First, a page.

Read the Boring Parts
A common resolution amongst the Christian community is to read the Bible cover to cover in a year. This goes well until one reaches the boring parts; a genealogy filled with ancient names that sound like you have marbles in your mouth when you pronounce them or a tedious list of details on how Israel is to build a tent. Inevitably this means that our resolve fails us either in late Genesis or mid Exodus; which in calendar time equals early February. Although many may consider the genealogies and tedious instruction passages of the Bible to be boring, this does not mean they are unimportant. In fact, they are some of the most critical pieces of material in the story. These passages are unexplored theological goldmines that convey to us some of the obvious themes of Scripture. This is why. This is how. This is who.
When it comes to books we often begin with chapter 1 and end punctually on the final period of the final chapter. We do this because we neglect to read the boring parts; the preface, the introduction, the notes, the bibliography. Yet these are the portions of the book that convey to us the most critical information of the author’s work. This is why. This is how. This is who.
In my previous post I discussed the importance of reading the notes. Books without notes are little more than 240 page blog posts. They are unsubstantiated, un-researched opinions. I am not saying books without notes have no merit, but I am saying that we should be discerning in our choice of them. While the notes help us find the path to other authors and other works, the preface and/or the introduction is the place where we find our path toward purpose. What is the thought that holds the book together? What is the outline? What is the author trying to prove, argue, or convey? Why did the author spend so much time writing a book? Why is it worth your time to read? And if I may add any bit of nerd advice here, it would be that when you are searching for a book, don’t read the endorsements on the back cover; take some time to read the intro. Force the author to convince you that his or her book is worth the money and the effort.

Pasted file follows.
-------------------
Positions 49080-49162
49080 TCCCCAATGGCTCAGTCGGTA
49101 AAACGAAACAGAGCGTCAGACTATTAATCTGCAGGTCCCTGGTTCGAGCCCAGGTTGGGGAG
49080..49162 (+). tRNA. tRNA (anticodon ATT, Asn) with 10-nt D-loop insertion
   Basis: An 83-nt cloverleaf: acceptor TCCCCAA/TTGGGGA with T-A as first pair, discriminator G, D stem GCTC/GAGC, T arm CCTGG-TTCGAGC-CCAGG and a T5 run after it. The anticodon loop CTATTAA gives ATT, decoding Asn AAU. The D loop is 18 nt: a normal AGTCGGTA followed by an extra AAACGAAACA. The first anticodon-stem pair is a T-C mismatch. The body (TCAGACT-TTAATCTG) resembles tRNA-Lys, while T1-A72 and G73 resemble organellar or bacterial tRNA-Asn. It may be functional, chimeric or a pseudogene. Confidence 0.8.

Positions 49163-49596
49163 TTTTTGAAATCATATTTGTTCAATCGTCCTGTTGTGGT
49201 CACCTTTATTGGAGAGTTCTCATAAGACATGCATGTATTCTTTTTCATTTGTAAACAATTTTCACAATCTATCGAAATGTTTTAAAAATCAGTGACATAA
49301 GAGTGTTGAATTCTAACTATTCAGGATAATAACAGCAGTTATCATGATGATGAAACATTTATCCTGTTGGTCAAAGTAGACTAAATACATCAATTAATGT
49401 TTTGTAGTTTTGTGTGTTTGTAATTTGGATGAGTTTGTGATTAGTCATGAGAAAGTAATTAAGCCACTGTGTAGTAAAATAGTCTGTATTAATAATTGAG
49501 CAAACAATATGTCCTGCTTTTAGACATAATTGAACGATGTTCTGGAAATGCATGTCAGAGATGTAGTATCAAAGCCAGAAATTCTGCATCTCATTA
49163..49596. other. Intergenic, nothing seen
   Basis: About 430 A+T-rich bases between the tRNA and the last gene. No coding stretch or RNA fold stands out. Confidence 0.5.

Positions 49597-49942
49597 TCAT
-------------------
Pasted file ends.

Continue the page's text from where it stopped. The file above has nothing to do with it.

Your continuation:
As you read the preface/intro you are searching for the theme of the book. As I said above, the theme is this thought the holds the book together. Mark it. Great books are not about 3 things or 10 things. Great books are about 1 thing. There may be 15 chapters, but each chapter should be a supporting argument for the 1 thematic idea the author is trying to convey or prove. Once you find the theme and mark it, refer to it often. Make sure you have it squarely in view throughout the entire book. As you read be constantly asking these questions: 1) How is the author supporting his/her argument? 2) Is the argument logical? You may need to modify these questions based on the genre of the text, but generally these principles hold true for most any non-fiction work.
Be sure to read the boring parts. The boring parts give us the most important information of the book. The intro/preface indentifies the theme. The notes tell us from where the information comes.
(to be continued)